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konstantinius
02-16-2005, 10:47 PM
I've taken a map of the era I'm interested in and assigned an abstract monetary value 1-10 on the cities involved, measured in Gold Points--GP. Only Constantinople and Baghdad are 10 with most of the non-capital cities not exceeding 3 (3 would be a rather high value for a non-capital). Cordoba (Cap.) is a 6, along with Damascus. Paris, London, Burgos, Aachen, Rome (all capitals of their respective nations) are a 4. Salonica is a 2, most smaller cities a 1.
This is in an effort to keep the tracking as simple as possible. Resourse Management allows room for an almost endless twisting and bending, adding, expanding etc. Feel free to construct your own, remember that you'll need many scribes to follow you around with updated notes!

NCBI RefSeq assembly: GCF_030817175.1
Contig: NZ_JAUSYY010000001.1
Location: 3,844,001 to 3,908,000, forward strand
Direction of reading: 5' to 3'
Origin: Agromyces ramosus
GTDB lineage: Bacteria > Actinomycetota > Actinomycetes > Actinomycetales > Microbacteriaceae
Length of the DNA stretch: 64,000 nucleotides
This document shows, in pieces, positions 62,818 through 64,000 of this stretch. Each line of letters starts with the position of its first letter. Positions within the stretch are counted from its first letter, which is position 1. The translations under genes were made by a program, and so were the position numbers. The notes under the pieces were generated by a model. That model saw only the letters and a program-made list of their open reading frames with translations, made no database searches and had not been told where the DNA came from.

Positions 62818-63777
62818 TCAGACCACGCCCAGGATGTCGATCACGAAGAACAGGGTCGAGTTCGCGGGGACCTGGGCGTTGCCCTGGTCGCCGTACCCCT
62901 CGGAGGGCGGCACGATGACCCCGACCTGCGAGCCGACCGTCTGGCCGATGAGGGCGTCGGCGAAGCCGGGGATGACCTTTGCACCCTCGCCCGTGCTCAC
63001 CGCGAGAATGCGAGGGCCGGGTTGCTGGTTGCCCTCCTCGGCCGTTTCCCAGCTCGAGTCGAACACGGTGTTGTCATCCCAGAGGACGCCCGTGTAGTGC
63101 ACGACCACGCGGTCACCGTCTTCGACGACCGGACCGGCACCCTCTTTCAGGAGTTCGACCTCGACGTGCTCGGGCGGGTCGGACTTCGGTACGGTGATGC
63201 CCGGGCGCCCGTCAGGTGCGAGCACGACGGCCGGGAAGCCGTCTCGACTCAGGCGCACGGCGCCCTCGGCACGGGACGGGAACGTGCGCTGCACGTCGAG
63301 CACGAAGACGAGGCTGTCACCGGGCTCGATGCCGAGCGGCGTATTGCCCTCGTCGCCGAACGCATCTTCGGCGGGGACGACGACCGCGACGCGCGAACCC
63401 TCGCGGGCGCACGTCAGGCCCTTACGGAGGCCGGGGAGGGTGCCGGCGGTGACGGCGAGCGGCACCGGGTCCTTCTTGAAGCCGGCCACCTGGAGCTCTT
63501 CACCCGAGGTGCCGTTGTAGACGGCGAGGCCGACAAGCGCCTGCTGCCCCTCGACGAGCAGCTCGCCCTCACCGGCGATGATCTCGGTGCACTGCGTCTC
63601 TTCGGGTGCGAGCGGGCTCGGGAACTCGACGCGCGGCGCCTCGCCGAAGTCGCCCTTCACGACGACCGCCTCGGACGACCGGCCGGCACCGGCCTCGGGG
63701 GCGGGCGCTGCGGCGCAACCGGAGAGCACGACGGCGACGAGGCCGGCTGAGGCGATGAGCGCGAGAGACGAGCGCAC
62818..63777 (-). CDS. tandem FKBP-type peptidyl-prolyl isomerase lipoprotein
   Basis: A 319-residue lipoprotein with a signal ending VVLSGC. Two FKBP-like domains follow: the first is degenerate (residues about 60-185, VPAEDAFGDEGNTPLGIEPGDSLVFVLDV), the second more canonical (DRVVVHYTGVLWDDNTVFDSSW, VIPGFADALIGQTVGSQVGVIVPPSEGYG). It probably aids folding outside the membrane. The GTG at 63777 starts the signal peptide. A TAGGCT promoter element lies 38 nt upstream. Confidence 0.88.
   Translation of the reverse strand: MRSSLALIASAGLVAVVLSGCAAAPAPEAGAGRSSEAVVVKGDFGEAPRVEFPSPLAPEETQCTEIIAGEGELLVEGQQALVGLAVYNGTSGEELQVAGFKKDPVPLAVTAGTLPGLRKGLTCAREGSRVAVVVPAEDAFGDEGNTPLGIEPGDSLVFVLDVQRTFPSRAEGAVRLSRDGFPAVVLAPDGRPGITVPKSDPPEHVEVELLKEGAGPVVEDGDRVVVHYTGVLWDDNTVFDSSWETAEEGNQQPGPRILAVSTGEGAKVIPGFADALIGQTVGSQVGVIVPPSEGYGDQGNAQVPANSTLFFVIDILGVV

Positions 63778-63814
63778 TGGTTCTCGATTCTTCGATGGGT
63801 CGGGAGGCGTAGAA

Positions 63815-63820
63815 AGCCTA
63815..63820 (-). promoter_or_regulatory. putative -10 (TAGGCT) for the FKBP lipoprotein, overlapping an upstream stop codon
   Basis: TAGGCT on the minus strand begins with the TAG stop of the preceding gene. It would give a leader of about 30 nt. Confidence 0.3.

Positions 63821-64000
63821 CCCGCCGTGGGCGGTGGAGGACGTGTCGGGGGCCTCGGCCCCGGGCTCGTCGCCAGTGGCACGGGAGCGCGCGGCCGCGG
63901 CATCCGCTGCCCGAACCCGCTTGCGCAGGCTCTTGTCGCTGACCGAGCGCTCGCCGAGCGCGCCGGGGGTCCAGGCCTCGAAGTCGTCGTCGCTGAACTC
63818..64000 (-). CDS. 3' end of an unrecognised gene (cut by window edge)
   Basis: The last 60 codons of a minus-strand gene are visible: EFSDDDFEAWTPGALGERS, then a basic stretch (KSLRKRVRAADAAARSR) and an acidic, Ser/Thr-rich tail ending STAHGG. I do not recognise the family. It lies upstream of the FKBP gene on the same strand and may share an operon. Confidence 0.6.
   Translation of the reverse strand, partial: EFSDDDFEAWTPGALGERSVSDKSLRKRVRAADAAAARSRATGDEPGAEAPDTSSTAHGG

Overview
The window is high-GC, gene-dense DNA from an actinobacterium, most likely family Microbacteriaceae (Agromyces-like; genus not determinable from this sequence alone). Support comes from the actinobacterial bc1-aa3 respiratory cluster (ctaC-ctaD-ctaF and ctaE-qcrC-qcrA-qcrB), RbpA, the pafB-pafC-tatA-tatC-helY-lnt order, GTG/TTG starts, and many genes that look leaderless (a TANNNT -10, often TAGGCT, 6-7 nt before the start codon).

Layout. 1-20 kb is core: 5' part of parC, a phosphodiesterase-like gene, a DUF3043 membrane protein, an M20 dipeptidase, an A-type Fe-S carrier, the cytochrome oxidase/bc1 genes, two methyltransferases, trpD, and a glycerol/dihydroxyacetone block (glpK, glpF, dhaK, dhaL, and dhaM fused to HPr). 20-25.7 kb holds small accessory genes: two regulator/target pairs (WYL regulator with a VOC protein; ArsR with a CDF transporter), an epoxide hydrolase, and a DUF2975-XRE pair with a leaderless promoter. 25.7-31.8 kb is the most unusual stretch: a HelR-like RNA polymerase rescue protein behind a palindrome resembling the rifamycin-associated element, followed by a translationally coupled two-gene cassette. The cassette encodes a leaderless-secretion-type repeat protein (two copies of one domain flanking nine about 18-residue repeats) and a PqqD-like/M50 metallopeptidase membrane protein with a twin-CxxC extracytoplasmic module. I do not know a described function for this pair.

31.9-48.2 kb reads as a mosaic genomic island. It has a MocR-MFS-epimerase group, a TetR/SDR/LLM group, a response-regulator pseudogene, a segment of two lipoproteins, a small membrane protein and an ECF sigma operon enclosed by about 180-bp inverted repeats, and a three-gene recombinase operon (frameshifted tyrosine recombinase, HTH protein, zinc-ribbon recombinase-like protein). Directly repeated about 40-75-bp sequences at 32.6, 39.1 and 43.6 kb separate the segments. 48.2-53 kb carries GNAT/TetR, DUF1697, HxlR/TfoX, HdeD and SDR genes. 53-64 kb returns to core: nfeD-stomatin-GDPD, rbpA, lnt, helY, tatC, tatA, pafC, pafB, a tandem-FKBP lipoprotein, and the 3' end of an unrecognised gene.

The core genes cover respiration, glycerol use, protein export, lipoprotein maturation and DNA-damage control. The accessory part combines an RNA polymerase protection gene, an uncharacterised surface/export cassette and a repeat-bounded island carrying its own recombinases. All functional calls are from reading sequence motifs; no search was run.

My initial attempt was modeled after Jason Ehlers' "Civilized DBA Campaigns" as published on the Variant link of the Resourse Page. Soon I was unable (or unwilling) to apply this on a map with something like 40 towns but it'll work just fine for a smaller, 6-8 player campaign.
Don't forget to assign a cost for the replacement of elements. This value should differ, i.e El, Kn, Bd, and Wwg cost 4 GP each, while at the bottom Hd cost 1/2 GP.
During recruiting add your income and replace the appropriate elements. Many variations exist as to what to do with the left over income; a quick solution is that it could be converted to PP.